You may have read recent headlines regarding the American Medical Association now regarding obesity a disease.  Some don’t agree on whether obesity should be considered a disease but the facts prove that it is a chronic, frequently progressive, and rarely remitting disorder that triggers an additional 65 or more other conditions like arthritis Type 2 diabetes, hypertension, heart disease, sleep apnea and even some cancers.  More than one-third of U.S. adults struggle to keep off the pounds, with or without doctors’ orders.

The standard definitions of disease include a change in a person’s body that negatively affects its structure and function.  Obesity causes structural changes in a person’s fat tissue and it also dictates how the body handles lipids, insulin and blood sugar.  As a result, fat exists where it’s not normally found in muscle, liver, cardiac tissue and the pancreas, interfering with organs’ ability to work properly.

While the risks have always been there, it’s been left up to the individual to treat themselves while raising a person’s premiums.  Currently, Medicare may cover weight loss surgery for some patients with obesity diagnosed alongside conditions such as Type 2 diabetes.  New programs have been put in place to focus on ways to target obesity with behavior.  The surgery remains one of the few interventions that insurance companies may cover, even for other people not on Medicare, though policies can vary by state.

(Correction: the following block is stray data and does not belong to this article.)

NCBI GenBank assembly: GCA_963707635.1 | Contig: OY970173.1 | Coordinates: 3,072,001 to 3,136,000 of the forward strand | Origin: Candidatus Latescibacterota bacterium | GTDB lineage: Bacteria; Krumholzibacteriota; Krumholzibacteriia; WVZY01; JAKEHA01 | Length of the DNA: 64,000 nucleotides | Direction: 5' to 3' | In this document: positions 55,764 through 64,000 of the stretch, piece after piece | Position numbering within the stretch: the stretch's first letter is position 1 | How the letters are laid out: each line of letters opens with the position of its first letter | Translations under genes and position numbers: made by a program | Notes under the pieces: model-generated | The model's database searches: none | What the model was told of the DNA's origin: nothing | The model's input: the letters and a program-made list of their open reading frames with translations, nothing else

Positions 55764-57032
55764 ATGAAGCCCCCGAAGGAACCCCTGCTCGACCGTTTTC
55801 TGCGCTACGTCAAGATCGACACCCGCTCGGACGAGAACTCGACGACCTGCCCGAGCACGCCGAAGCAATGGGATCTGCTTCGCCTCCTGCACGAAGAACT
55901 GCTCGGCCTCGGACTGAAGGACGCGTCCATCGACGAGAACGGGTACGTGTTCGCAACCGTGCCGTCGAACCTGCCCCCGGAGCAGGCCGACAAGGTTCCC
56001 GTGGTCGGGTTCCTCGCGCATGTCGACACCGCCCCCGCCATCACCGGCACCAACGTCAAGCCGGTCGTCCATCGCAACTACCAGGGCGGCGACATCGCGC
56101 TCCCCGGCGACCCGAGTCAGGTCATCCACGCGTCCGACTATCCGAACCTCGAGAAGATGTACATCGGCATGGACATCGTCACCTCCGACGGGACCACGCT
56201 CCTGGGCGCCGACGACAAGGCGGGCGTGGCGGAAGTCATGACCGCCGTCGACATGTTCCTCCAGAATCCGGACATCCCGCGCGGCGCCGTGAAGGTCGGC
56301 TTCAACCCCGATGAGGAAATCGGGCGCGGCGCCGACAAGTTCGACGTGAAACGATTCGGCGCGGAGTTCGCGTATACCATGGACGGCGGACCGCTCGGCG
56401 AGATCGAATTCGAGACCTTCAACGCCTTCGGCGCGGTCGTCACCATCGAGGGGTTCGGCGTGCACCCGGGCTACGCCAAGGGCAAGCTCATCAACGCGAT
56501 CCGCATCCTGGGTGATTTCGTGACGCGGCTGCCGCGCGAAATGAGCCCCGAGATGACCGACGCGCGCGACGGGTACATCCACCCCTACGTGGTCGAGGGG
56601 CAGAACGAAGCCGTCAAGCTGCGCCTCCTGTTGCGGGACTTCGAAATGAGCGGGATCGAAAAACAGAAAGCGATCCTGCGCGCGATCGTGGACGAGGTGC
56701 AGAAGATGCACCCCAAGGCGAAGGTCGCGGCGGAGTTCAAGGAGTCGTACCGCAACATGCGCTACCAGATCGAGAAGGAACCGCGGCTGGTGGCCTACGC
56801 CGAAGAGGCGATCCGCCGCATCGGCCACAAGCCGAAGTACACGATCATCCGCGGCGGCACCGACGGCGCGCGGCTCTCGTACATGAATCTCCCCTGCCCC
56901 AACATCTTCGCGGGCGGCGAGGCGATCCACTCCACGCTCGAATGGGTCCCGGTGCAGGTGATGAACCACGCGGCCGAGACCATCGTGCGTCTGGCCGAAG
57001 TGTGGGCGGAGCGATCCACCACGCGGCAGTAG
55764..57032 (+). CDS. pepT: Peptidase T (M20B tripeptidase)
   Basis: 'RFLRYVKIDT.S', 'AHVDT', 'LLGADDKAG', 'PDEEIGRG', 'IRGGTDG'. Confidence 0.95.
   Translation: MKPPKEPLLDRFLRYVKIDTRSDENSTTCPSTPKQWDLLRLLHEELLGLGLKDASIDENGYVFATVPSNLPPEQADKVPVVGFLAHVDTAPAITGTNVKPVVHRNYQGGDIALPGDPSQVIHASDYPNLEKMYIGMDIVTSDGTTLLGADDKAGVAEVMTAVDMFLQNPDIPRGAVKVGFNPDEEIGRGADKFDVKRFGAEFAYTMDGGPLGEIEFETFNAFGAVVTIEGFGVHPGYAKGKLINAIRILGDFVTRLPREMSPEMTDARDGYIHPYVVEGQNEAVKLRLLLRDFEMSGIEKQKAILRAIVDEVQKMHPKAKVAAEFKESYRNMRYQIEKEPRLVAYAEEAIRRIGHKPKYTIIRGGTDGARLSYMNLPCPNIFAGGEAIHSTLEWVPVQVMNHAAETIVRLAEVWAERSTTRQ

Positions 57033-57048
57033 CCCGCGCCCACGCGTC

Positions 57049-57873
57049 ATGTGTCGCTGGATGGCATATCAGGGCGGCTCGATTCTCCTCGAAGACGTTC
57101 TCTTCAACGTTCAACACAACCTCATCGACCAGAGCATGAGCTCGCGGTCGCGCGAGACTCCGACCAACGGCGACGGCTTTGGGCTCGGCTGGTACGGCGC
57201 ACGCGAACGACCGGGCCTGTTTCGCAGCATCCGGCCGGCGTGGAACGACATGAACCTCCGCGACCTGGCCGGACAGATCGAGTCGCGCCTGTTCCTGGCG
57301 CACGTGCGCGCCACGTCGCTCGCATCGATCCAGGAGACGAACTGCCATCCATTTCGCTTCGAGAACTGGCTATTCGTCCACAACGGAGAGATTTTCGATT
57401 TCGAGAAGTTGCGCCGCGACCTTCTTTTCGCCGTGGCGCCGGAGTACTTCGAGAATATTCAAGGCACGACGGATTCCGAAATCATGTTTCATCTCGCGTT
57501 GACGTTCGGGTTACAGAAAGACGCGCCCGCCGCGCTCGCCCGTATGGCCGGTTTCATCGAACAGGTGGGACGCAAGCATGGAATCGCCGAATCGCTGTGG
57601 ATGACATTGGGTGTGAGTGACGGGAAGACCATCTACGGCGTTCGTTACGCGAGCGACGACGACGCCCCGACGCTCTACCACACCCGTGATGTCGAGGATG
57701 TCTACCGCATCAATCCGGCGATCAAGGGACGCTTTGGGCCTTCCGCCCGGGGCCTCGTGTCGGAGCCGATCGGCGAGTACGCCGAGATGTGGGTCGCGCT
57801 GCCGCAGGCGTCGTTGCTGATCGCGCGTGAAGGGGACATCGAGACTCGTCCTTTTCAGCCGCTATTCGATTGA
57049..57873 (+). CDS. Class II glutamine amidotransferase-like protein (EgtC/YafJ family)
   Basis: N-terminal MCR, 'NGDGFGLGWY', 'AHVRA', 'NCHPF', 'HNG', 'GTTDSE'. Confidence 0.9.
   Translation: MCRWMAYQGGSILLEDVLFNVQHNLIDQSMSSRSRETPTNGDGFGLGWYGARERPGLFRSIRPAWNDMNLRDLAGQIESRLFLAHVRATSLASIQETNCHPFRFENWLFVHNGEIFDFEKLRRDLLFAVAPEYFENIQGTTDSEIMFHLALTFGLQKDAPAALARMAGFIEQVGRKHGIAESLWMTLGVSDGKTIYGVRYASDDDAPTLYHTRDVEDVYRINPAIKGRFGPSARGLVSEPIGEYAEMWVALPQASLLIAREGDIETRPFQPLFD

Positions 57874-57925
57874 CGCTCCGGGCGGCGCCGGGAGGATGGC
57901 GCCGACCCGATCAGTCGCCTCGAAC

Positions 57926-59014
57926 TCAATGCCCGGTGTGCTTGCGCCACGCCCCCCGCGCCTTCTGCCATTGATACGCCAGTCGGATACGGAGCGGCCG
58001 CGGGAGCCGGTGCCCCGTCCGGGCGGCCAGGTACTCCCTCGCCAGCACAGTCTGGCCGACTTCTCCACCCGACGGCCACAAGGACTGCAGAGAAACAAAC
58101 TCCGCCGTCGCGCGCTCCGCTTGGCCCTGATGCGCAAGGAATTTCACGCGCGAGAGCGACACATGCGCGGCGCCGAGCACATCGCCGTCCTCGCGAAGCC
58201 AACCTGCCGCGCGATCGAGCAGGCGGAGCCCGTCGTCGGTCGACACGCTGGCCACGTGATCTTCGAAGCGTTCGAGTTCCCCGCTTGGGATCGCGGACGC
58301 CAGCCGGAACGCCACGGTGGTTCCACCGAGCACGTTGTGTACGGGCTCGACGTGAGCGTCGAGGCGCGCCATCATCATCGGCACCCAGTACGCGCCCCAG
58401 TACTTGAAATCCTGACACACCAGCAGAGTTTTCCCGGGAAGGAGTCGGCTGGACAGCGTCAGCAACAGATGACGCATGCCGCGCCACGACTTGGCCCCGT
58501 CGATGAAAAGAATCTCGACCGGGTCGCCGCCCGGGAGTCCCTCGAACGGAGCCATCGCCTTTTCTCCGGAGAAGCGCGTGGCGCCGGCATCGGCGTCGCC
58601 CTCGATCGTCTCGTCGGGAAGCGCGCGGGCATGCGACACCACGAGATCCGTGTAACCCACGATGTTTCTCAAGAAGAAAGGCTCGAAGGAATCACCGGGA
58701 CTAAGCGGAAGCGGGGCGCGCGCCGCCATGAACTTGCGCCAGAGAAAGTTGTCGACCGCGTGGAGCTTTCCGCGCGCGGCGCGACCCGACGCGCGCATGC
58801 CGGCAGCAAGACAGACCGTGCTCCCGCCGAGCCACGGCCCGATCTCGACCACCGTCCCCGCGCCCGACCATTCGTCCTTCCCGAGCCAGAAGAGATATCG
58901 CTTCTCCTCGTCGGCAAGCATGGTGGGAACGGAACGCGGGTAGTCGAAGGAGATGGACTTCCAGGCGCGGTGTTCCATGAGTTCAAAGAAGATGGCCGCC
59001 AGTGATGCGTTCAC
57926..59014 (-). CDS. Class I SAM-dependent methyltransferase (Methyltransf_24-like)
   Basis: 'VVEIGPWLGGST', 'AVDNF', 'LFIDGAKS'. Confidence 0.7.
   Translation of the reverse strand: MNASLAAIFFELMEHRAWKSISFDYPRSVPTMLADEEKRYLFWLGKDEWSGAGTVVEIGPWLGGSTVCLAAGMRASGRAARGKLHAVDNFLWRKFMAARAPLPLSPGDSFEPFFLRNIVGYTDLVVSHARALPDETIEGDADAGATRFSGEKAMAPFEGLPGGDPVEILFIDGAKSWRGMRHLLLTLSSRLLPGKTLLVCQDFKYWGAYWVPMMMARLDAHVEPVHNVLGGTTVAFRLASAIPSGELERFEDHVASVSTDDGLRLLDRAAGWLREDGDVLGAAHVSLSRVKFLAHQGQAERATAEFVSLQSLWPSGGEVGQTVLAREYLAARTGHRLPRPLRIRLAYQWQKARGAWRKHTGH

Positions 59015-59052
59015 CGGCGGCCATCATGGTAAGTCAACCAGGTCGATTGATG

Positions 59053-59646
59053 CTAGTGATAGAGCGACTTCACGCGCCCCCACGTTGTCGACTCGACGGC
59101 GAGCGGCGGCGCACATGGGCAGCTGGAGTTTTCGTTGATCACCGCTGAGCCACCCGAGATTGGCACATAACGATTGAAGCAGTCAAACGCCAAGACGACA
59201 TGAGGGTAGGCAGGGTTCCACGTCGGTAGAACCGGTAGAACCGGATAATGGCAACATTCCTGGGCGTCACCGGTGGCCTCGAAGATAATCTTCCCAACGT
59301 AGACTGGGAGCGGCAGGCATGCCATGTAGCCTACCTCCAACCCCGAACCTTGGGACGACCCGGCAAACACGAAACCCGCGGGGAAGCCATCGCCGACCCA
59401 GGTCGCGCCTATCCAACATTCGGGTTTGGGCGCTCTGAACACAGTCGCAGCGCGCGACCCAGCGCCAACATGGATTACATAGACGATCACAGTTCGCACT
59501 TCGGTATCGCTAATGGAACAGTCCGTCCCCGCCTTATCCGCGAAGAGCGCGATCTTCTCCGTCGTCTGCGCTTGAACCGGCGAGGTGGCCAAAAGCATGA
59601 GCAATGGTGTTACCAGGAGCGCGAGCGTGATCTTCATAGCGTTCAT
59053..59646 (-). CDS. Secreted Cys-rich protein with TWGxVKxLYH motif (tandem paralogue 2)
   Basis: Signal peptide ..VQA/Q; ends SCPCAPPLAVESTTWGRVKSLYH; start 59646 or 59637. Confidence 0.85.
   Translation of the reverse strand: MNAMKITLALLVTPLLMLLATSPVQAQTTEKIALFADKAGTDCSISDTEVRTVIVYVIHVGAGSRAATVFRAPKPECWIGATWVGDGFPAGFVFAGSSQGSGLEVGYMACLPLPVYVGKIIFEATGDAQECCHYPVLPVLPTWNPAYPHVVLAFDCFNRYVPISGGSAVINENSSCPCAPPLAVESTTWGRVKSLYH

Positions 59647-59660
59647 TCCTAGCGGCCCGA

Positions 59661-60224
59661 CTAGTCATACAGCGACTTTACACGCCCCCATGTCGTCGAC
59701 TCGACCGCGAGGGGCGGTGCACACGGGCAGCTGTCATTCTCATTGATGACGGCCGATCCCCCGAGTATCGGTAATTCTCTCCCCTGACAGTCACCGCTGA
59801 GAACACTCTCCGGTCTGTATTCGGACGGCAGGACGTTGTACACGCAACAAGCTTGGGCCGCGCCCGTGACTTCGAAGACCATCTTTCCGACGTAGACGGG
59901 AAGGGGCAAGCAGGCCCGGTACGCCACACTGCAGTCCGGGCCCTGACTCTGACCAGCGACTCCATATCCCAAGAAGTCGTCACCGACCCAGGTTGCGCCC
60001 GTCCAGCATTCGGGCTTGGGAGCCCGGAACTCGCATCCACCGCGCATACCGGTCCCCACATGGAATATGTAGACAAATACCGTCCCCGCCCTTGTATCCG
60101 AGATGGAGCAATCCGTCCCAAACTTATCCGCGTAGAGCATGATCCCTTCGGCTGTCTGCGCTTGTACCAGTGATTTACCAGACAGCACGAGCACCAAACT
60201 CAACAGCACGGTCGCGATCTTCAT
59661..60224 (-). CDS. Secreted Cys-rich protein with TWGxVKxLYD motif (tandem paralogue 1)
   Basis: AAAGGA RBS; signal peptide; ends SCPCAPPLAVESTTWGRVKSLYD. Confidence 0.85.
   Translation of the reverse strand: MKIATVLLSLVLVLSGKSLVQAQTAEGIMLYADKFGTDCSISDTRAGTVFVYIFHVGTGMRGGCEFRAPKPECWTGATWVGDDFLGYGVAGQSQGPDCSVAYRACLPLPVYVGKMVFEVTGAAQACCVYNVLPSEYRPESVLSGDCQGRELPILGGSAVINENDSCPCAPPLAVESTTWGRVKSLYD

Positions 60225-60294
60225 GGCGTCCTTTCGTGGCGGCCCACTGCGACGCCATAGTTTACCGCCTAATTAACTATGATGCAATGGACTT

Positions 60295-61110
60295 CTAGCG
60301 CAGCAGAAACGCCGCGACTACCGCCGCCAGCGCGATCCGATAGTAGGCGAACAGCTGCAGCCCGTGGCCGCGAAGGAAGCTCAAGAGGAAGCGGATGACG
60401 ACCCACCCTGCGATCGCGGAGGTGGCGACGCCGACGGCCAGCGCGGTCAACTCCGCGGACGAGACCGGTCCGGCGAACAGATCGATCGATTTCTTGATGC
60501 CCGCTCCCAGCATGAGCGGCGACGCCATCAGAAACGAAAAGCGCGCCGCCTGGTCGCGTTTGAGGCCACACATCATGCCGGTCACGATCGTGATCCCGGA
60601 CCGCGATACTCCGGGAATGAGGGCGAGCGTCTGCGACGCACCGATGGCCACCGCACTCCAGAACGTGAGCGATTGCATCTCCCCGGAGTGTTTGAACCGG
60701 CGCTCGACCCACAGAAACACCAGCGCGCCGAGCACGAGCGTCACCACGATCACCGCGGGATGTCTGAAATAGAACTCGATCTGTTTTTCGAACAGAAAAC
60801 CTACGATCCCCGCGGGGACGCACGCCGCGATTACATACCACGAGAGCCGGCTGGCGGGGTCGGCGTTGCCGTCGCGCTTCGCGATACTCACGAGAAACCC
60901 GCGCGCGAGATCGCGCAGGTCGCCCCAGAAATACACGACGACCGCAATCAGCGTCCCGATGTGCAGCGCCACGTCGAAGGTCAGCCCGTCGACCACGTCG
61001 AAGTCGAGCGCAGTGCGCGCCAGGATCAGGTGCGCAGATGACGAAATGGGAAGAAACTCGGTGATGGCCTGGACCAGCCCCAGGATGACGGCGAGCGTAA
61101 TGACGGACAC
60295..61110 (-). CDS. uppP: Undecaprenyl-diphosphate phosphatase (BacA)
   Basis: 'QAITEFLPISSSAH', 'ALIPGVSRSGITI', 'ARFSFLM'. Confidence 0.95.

Its epidemiology is strikingly similar to many other chronic metabolic and inflammatory disorders that have become more common in recent decades.  As with those disorders, obesity must be addressed with an approach of treatment rather than public shame if we are going to find a solution to a growing problem in our country. 

When the Institute of Medicine released its recommendations for essential health benefits to include in the Patient Protection and Affordable Care Act, the term obesity was not on the list. The report helped Congress dictate what health insurance companies should cover.  With this new classification by the AMA, it can lead to increased access to the very tools that patients, clinicians, family, and community members need to confront this public health catastrophe.

Hopefully this ruling will result in more patients getting better care, increased coverage for treatment options and the eventual decline in the current number (about 90 million) of Americans  who are officially designated as obese.   The AMA declaration is that it will focus more attention on obesity which could increase the amount of research dollars allocated towards obesity, expand obesity-related public health initiatives, and help improve reimbursement and services for obesity counseling, education, drugs and surgery.

If more attainable options of treatment are out there the end result is a healthier America.

 

 

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